Some art historians theorize that paddle dolls represented sacred khener dancers, who were devotees of the Egyptian fertility goddess Hathor.9 They may have also doubled as musical instruments: when shaken, the beads of her hair make a percussive sound.10

Female Figure
3
Female Figure
ca. 1850–1750 B.C.

This figure, also a burial object, is made of faience ceramic, which Egyptians thought had special powers. The distinctive breasts and thick thighs are similar to those of the Halaf figure. Ancient Egyptians associated her hairstyle with the goddess Hathor.11

Astarte and Aphrodite as Syncretic Figures

By the first millennium BCE, several interrelated goddesses of love, fertility, and motherhood emerged in the Mediterranean, including the Phoenician Astarte and Greek Aphrodite. Over time, as the cults of Aphrodite and Astarte traveled, the goddess’s representations sometimes merged with each other or with other local goddesses in a process of syncretization.

Astarte, Erotic Goddess of the Ancient Phoenicians

Historians theorize that the seafaring Phoenecians spread Astarte’s cult across the Mediterranean region. The Greek island of Cyprus was a particular crossroads.

Terracotta statuette of woman with bird face
3
Terracotta statuette of woman with bird face
ca. 1450–1200 B.C.

The above small terracotta statue from Cyprus may represent a local mother goddess from Cyprus. By the 7th century BCE, around the time artists made the below figurine, Astarte’s cult had come to Cyprus. This terracotta figurine of a woman wearing lavish adornments probably represents a worshiper or attendant of Astarte.12

Terracotta woman
2
Terracotta woman
ca. 600–480 B.C.

Astarte’s cult also traveled to Egypt, where, in the first century BCE, we see a representation of Astarte taking on attributes of Isis, the powerful Egyptian mother goddess.

The Many Travels of Aphrodite

In Greek mythology, Aphrodite was born on the shores of Cyprus.13 Her iconography was undoubtedly influenced by Astarte, then merged with other goddesses, including the Roman Venus.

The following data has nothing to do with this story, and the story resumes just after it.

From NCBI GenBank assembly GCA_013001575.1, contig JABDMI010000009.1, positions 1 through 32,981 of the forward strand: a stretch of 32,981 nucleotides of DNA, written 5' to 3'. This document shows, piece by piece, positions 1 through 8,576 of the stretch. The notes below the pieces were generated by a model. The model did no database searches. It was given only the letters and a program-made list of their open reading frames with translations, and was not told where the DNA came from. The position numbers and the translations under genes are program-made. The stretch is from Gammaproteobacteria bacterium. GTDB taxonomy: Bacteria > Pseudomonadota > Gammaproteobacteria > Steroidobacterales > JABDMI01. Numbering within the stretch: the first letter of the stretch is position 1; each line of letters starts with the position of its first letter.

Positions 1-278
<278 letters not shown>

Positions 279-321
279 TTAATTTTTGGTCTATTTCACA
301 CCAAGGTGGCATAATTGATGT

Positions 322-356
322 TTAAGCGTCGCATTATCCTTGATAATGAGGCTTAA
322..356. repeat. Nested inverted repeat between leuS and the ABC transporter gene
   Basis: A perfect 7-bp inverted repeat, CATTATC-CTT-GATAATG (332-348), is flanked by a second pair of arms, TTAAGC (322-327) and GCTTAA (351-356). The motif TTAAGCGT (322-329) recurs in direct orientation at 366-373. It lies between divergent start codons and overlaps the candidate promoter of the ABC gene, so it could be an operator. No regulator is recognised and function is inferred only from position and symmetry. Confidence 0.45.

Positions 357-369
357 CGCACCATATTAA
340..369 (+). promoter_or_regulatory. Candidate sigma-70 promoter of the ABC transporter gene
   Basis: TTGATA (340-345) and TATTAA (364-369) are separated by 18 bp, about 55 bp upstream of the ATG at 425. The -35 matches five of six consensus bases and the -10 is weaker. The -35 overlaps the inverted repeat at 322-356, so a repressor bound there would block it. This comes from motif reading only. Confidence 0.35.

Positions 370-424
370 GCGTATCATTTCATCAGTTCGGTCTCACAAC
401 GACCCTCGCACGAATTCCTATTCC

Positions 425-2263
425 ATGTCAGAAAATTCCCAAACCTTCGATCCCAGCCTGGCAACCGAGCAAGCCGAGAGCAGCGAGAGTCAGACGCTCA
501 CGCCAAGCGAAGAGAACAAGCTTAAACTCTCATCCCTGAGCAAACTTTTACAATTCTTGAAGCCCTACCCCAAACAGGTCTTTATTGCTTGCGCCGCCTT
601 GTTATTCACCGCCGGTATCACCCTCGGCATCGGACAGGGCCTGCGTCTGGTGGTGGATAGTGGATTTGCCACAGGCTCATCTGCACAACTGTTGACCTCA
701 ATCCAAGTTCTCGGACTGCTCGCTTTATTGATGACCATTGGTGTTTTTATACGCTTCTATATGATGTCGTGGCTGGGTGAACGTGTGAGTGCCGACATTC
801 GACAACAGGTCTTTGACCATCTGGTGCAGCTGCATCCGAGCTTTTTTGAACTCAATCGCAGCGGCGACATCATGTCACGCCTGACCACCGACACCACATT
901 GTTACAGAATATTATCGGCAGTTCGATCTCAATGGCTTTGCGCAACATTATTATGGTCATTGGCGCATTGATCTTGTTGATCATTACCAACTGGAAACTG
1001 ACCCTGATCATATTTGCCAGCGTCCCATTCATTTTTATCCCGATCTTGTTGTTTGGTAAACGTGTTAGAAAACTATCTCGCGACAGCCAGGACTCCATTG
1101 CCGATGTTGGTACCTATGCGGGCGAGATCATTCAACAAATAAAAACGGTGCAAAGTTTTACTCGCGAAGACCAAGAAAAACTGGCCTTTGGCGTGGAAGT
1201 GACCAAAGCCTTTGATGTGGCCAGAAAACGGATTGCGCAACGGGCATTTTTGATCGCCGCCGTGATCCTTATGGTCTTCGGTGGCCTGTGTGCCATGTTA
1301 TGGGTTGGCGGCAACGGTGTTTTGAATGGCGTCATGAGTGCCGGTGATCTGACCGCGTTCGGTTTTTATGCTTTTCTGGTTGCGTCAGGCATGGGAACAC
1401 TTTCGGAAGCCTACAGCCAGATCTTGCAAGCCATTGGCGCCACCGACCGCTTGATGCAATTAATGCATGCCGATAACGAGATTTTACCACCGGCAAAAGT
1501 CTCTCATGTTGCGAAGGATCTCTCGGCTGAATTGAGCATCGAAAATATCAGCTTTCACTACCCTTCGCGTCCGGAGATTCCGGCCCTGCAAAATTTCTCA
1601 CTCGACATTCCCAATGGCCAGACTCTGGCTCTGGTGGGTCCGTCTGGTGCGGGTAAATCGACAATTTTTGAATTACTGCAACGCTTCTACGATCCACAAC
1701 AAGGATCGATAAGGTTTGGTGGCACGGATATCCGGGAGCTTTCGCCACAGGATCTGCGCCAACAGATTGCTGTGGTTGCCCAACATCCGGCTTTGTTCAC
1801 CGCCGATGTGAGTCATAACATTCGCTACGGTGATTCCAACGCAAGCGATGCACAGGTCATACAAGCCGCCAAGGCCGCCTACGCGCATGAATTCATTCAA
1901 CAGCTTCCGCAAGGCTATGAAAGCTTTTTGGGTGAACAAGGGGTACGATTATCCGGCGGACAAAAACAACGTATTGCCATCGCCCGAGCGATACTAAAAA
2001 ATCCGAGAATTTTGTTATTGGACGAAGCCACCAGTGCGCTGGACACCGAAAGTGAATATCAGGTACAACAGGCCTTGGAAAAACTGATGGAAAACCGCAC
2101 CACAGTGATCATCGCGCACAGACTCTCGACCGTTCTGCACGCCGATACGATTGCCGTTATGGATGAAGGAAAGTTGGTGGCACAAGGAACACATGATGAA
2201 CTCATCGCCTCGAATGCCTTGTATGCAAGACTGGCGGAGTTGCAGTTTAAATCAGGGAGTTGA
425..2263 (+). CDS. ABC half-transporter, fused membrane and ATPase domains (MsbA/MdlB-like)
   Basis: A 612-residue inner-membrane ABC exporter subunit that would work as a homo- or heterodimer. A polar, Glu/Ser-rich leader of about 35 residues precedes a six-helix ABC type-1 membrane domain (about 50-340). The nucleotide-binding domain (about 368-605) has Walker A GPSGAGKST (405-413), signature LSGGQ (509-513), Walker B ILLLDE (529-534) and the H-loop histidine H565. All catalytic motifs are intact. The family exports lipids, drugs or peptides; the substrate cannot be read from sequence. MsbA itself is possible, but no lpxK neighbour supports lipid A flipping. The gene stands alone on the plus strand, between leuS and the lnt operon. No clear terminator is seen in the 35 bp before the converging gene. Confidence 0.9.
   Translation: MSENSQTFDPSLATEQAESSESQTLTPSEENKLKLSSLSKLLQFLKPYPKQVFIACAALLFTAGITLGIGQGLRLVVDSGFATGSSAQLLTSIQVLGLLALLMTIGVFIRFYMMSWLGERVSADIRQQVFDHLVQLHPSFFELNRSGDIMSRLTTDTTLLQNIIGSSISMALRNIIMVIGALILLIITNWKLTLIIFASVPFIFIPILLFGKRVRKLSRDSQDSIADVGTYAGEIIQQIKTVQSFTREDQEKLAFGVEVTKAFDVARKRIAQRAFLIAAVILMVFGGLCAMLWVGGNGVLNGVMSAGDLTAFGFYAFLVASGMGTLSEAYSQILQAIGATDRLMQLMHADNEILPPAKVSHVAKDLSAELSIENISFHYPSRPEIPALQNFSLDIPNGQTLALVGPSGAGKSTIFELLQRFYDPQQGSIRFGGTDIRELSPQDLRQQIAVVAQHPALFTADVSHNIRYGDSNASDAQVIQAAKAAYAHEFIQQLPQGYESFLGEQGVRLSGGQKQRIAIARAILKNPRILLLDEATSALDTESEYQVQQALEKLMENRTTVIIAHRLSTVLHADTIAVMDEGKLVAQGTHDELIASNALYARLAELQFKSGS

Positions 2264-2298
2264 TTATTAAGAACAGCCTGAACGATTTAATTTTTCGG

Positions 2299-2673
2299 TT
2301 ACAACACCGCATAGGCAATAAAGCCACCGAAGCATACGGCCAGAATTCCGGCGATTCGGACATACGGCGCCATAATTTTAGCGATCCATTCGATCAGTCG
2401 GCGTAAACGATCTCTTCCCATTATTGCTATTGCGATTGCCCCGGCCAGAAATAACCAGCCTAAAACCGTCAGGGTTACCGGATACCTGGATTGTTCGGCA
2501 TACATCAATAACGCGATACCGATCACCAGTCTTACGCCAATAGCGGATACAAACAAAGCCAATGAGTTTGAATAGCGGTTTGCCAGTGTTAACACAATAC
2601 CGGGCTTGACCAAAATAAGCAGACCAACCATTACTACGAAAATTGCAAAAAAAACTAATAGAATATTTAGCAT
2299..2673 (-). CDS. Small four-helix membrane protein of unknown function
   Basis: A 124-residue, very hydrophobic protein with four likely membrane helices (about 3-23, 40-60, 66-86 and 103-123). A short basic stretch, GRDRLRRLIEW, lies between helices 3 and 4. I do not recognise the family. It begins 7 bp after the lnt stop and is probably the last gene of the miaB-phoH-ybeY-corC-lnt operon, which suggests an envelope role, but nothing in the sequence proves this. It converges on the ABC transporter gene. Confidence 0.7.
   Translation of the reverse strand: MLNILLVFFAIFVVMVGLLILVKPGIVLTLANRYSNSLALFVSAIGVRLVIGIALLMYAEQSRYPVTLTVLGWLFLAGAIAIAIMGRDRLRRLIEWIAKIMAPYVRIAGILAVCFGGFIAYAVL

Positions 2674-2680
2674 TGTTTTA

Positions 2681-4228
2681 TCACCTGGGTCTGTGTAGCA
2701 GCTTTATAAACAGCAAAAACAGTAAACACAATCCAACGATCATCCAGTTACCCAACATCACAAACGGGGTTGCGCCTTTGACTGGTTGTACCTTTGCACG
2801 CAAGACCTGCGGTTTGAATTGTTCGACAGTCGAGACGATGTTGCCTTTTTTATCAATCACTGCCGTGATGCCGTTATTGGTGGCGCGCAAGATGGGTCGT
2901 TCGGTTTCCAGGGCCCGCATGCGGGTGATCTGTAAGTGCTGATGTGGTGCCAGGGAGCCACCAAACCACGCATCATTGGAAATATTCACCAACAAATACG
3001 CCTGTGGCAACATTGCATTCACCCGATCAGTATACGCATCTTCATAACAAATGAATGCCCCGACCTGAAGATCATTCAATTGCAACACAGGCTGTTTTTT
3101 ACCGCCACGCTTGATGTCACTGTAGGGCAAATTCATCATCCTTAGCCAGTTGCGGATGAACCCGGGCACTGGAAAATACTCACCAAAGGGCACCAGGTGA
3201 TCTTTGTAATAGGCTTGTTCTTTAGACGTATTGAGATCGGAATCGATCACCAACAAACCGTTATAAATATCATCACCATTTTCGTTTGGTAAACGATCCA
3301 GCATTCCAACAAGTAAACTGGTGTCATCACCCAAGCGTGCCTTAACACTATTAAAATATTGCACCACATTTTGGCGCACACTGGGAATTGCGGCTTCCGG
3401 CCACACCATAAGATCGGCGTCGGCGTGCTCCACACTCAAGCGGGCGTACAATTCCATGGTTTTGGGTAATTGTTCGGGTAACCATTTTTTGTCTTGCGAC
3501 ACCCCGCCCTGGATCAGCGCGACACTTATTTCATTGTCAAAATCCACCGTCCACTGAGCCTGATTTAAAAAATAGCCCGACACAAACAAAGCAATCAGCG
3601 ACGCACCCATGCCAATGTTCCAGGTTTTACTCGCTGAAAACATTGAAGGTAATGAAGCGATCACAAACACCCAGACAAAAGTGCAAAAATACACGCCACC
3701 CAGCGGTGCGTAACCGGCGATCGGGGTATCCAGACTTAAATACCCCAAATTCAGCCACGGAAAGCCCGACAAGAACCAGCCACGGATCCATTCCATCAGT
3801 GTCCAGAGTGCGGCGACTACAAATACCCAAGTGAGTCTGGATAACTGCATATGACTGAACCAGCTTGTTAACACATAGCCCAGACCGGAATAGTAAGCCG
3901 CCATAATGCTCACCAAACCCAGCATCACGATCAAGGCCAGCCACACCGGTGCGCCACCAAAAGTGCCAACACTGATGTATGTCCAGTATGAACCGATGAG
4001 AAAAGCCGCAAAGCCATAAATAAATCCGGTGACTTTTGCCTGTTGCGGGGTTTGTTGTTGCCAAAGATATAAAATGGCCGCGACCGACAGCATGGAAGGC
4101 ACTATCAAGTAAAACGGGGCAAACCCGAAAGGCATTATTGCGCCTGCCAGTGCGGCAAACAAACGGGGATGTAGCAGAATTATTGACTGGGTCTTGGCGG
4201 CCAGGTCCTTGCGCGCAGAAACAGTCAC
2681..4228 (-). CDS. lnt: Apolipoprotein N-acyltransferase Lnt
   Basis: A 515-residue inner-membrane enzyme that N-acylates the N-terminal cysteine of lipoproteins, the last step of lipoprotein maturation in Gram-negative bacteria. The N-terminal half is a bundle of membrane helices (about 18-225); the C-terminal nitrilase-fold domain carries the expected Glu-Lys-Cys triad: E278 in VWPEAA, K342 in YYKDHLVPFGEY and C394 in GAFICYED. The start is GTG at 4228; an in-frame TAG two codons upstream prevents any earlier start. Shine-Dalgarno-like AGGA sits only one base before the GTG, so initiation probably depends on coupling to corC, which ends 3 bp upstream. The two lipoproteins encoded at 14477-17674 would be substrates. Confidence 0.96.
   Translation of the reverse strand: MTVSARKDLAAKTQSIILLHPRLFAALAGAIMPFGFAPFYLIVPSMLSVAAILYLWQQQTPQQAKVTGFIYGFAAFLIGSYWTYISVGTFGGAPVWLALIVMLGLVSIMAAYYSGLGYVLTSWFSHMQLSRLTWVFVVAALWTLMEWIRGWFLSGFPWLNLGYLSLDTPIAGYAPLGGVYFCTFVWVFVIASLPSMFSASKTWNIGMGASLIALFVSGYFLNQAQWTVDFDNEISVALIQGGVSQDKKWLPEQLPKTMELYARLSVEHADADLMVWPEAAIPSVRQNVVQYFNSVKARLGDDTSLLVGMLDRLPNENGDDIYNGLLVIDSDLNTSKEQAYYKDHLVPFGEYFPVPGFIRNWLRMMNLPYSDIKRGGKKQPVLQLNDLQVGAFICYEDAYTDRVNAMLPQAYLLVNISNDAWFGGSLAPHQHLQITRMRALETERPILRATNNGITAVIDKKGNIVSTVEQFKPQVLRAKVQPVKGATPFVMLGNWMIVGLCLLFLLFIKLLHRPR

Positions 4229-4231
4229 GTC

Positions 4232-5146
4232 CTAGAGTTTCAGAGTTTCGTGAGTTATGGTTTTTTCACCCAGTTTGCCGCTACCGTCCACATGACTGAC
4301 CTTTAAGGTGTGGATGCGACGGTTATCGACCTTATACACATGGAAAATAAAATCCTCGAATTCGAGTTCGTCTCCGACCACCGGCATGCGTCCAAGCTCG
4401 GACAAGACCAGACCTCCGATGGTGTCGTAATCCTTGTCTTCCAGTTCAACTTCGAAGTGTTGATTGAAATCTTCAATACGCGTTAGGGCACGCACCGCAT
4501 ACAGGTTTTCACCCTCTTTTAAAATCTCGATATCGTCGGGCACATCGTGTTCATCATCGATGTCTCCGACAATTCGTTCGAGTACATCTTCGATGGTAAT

Bronze statuette of Aphrodite
5
Bronze statuette of Aphrodite
ca. 150–100 B.C.

This bronze copy of a famous Aphrodite statue contrasts with earlier, proud displays of exaggerated vulvas. In the last few centuries BCE, some Greek artists began to depict Aphrodite covering her vulva and breasts in what art historians call the “Venus pudica” pose.14 The pose simultaneously covers and emphasizes the vulva. Depending on the context, scholars interpret it as a gesture of shame, which artists sometimes playfully reimagine as an allusion to masturbation.15 16 17

Figure of Isis-Aphrodite
1
Figure of Isis-Aphrodite
2nd century A.D.

In Roman Egypt, Aphrodite syncretized with the powerful mother goddess Isis. Isis-Aphrodite embodied the former’s maternal might and the latter’s erotic intensity.18

Greek deities spread as far as the Gandharan region of what is now Pakistan alongside the army of Alexander the Great. There, they combined with local Hindu, Buddhist, and ancient Iranian deities.

Fertility Goddess
2
Fertility Goddess
AD 100s

The Gandharan region already had a rich tradition of fertility figurines, including lush depictions of nature spirits, or yakshinis. This terracotta figurine’s smooth, wide hips and hair wreath evoke Greek sculptures of Aphrodite.19

Fertility Figurines And Monotheism

Most monotheistic religions evolved from polytheistic traditions. The monotheistic Abrahamic faiths—Judaism, Christianity, and Islam—eventually displaced earlier polytheistic traditions among most Mediterranean peoples. This dramatically altered representations of divine femininity.

Judaism

Reverence for fertility goddesses likely existed alongside the development of monotheism among the ancient Israelites.

Nude female figure
1
Nude female figure
ca. 8th–7th century B.C.

Archaeologists have found many figurines like this in the ancient kingdom of Judah. Her form is similar to female fertility figurines from the region.

Archaeologists think people of the time associated figurines like this with the Canaanite goddess Asherah, related to Astarte.20 21 The Bible refers to representations of the goddess, suggesting that everyday people may have practiced folk fertility traditions alongside monotheism.22

Christianity